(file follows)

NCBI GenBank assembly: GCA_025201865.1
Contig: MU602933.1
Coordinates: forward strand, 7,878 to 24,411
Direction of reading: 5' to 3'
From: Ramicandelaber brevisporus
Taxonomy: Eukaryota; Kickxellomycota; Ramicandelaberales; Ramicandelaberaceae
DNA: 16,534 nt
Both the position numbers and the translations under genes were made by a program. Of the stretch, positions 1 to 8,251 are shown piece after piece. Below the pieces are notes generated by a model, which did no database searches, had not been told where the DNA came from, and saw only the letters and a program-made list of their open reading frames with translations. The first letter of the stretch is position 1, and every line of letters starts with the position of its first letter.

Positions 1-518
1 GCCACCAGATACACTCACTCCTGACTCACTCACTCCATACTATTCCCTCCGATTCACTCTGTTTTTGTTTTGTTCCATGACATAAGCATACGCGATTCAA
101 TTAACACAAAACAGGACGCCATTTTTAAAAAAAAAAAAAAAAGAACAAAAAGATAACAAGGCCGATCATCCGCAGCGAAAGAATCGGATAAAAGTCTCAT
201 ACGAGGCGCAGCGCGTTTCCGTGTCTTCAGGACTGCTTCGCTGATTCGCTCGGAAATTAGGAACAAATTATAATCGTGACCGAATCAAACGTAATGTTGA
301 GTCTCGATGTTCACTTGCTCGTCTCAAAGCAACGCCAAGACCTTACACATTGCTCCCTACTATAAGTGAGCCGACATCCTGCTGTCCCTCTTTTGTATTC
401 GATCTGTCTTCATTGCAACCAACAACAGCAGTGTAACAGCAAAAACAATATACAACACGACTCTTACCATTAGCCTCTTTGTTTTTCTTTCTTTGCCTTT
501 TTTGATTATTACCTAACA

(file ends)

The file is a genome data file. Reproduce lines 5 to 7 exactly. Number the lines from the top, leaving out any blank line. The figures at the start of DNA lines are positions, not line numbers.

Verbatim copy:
From: Ramicandelaber brevisporus
Taxonomy: Eukaryota; Kickxellomycota; Ramicandelaberales; Ramicandelaberaceae
DNA: 16,534 nt